Gates hopes to improve US-China relations

By ROBERT BURNS | June 3, 2011 | 3:29 AM EDT

U.S. Secretary of Defense Robert Gates arrives at Payar Lebar Air Base in Singapore, Thursday June 2, 2011. Gates arrived in Singapore for the 10th HSS Asia Security Summit during his farewell foreign trip as Secretary of Defense. (AP Photo/Jason Reed, Pool)

SINGAPORE (AP) — U.S. Defense Secretary Robert Gates, who has watched sharp ups-and-downs in U.S.-China military relations over the past four years, is hoping to add momentum to a recent improving trend before he leaves office at the end of June.

Gates was meeting one-on-one Friday in Singapore with his Chinese counterpart, Gen. Liang Guanglie, on the opening day of the Shangri-La Dialogue, the pre-eminent annual Asian security conference where he will deliver a policy speech Saturday.

In what Gates and others see as an encouraging sign, China for the first time chose to send its defense minister to the conference, now in its 10th year. Guanglie is scheduled to deliver a keynote address on Sunday, one day after Gates departs.

A central theme of Gates' message in Singapore is that Asian nations should not believe that impending U.S. defense budget cuts will lead to a smaller U.S. military presence in Asia. U.S. officials are concerned that some in the region could tilt toward China if they believe they are being abandoned by the U.S. or perceive less-sturdy assurances of American support in the long run.

The main U.S. military presence in Asia is in Japan and South Korea, but Washington also has close military ties to the Philippines, Thailand, Taiwan and Singapore. The Pentagon is in the midst of an internal review of its force alignment in the region, with the outcome expected to call for a wider range of military exchanges, exercises and ship, aircraft and troop rotations in Southeast Asia.

How that is achieved will depend to a large degree on how deeply the Pentagon cuts its budget in coming years.

President Barack Obama on April 13 announced a plan to reduce defense spending by $400 billion over the next 12 years, and some in Congress — as well as some independent analysts — are calling for far deeper reductions. With an end in sight for the wars in Iraq and Afghanistan, defense savings are central to a broader effort to shrink government deficits.

Gates has made relations with China a priority during his 4½ years as defense secretary, recognizing its increasing economic strength and a military modernization program that is proceeding apace even as the U.S. faces budget constraints.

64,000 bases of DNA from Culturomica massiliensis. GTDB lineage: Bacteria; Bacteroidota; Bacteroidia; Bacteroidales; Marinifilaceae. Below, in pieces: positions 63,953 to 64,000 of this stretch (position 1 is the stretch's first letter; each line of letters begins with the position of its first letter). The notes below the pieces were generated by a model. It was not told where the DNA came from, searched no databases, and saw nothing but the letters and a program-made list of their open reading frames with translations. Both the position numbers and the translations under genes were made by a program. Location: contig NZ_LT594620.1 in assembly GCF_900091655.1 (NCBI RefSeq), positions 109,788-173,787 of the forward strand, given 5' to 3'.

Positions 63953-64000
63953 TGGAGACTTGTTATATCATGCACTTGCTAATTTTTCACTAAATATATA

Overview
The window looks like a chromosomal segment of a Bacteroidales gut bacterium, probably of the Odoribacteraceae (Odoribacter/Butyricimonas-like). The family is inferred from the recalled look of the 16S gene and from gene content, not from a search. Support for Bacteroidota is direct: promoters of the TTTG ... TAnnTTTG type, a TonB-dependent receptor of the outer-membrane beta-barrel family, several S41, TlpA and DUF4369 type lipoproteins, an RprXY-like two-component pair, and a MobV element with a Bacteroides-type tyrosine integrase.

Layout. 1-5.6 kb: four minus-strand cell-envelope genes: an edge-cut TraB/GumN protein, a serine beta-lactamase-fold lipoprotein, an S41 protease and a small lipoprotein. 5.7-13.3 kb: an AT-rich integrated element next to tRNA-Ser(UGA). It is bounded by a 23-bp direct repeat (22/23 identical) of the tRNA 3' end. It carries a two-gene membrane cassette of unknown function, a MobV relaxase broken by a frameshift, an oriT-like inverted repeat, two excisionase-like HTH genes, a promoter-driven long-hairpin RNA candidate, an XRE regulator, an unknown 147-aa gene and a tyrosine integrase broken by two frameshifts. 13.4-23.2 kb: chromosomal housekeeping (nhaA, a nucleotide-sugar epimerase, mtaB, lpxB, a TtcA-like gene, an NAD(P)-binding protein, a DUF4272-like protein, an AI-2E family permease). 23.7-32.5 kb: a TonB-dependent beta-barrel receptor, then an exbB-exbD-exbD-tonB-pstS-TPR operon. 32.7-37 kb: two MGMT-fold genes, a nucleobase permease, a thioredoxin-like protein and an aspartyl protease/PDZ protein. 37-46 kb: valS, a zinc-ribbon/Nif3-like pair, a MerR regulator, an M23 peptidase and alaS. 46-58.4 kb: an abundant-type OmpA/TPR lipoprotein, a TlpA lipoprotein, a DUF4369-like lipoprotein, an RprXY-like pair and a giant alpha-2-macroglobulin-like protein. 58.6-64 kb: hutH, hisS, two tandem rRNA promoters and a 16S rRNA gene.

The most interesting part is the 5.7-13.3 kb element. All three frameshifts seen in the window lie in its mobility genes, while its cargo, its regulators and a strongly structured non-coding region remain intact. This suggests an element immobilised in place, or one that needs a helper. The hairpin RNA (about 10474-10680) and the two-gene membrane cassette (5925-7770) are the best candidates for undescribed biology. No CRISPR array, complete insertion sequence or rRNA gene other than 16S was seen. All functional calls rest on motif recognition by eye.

The US-China relationship is fraught with friction on many fronts: trade and economic policy, regional and global politics, and defense policy. The latest stir is over allegations that computer hackers in China broke into Google's email system, and that personal Gmail accounts of several hundred people, including senior U.S. government officials, had been exposed.

The Obama administration said Thursday that the FBI is investigating, and Secretary of State Hillary Rodham Clinton told reporters, "These allegations are very serious." Google said it traced the origin of the attacks to Jinan, China, the home city of a military vocational school whose computers were linked to a more sophisticated attack on Google's systems 17 months ago.

In early 2010 China froze military-to-military relations with the U.S. in protest of an announced $6.4 billion arms sale to Taiwan, the autonomous island that Beijing sees as a renegade province. U.S. law requires weapons support to ensure Taiwan's self-defense.

In remarks to reporters traveling with him earlier this week, Gates said he doubts China aims to match U.S. military power but thinks it is tailoring its buildup in ways that will extend its influence in Asia.

"The Chinese have learned a powerful lesson from the Soviet experience," he said, alluding to the economic burden — ultimately unsustainable — that the Soviets bore in trying to keep up with Washington in a Cold War arms race.

"But I think they are intending to build capabilities that give them a considerable freedom of action in Asia and the opportunity to extend their influence," he said.

He cited as examples anti-ship missiles, cyber weapons and anti-satellite weapons. He did not mention Taiwan by name, but there is a worry in Washington that the Chinese are seeking the means to compel Taiwan to reunite with the mainland — by force if necessary.

Gates denies that the U.S. is trying to contain China. He says the U.S. accepts that Beijing will remain a global power into the foreseeable future. For that reason it is important that the U.S. remain willing to talk directly with Chinese leaders, he said.

"We are not trying to hold China down," Gates said Thursday. "China has been a great power for thousands of years. It is a global power, and it will be a global power."


Robert Burns can be reached at